go back and ask her if she enjoys being spanked! 🙂
I’m afraid it’s ME, who was going to be spanked or even bitten – she was extremely loud and aggressive when talking to me, despite me being quiet and calm.
Our great Party will not be pleased if I will contract something from her bite – it would be accounted as an understrengthening of our glorious Army and thus sabotaging our Party’s cause. I don’t want to go to uranium mines for that, comrade.
Uranium Mines?1 Oh, how I yearn for the good old days of the salt mines. These Uranium ones are killers.
That makes me both sad and glad. Sad that such people exist there, and glad that we did not get them all here. Hopefully she was not foaming at the mouth.
I expect this rifle to be accurate, since it seems to be almost identical to the new Walther LGV Competition Ultra Air Rifle that was recently announced by PA.
Is this “Competition” model intended for Field Target? I ask because the “Suggested For:” doesn’t explicitly say “Field Target”.
For the “suggested for” field, we don’t have a choice for field target. Since field target is really a very small part of airgunning, we didn’t add it. I could get it added, but we can only supply one choice for that field, so I would have to name it: Field target/small game hunting/plinking (but that’s too many characters).
Field target is actually the same as hunting for small game, so I thought it wasn’t necessary to list field target specifically. Since this gun wasn’t proven, I opted not to recommend it for field target in the longer description. However, if the gun proves accurate, I’ll add that to the description. Does that work for you?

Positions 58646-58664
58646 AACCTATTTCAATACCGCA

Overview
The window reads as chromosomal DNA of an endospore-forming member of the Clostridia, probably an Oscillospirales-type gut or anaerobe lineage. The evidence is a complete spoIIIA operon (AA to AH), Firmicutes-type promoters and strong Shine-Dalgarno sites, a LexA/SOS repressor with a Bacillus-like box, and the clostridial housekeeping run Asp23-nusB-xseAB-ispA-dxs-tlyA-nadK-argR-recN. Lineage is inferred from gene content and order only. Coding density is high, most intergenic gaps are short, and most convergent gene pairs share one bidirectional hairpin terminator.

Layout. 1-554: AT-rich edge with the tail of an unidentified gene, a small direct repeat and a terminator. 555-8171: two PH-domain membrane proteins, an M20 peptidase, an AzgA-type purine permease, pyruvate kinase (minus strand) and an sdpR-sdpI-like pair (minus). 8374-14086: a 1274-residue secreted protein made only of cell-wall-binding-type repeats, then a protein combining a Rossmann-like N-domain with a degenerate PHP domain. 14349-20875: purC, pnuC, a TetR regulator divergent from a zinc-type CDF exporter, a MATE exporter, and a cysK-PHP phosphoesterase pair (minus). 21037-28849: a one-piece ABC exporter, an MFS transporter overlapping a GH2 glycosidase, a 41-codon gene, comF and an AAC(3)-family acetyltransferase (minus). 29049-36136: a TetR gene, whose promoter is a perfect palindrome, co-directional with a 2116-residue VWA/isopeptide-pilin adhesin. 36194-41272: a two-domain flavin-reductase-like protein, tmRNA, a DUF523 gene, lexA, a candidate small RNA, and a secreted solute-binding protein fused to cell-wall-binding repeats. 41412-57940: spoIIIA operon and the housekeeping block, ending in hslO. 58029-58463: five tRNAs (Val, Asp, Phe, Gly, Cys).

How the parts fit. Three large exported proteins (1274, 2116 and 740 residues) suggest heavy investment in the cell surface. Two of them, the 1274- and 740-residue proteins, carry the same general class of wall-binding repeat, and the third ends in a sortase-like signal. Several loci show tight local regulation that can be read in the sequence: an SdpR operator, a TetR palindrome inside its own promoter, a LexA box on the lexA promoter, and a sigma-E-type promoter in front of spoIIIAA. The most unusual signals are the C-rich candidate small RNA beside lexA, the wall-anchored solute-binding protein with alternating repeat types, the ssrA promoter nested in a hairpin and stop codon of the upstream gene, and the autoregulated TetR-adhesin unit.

I wouldn’t change anything, if you don’t already apply “field target’ as a suggested use for other guns. Of course, if you do, and it proves to be as accurate as the other related model that B.B. test, then I would suggest it. The reason is that the “Competition” model is fairly pricey. Serious competitors will usually find a way to “justify” the extra expense.
But thanks for asking!
Do you think just saying FT would be enough? Field Target shooters even refer to it as FT, don’t they? Saying small game and hunting is redundant, too. Small game would be enough. As in FT/small game/plinking.
There are so many new shooters and new airgunners coming to Pyramyd Air’s site, that we like to spell things out.
If we wrote just “FT,” 99% of the people wouldn’t know what that means. I suppose we could use FT and say that only field target shooters will know what that means, but Pyramyd Air sees educating the customer as their No. 1 concern. So, no abbreviations for words unique to the shooting sports or airgunning.
Yeah! FT, Flat Trajectory, yeah!
BB, Looks like another winner! On an off note, have you ever tested a Hammerli 850 Air Magnum? Next, for a fun “plinking” rifle, would you go with a Crosman 1077 or Umarex Morph? Also, BB, I know you are correct when you say a low powered air gun isn’t good for animals (make that snakes). The most powerful air pistol I own is a Benjamin EE 22. I just need to work on that awful rear sight. I read on a lot of blogs that I’m not the only with that hates that rear sight. Thanks for you honesty!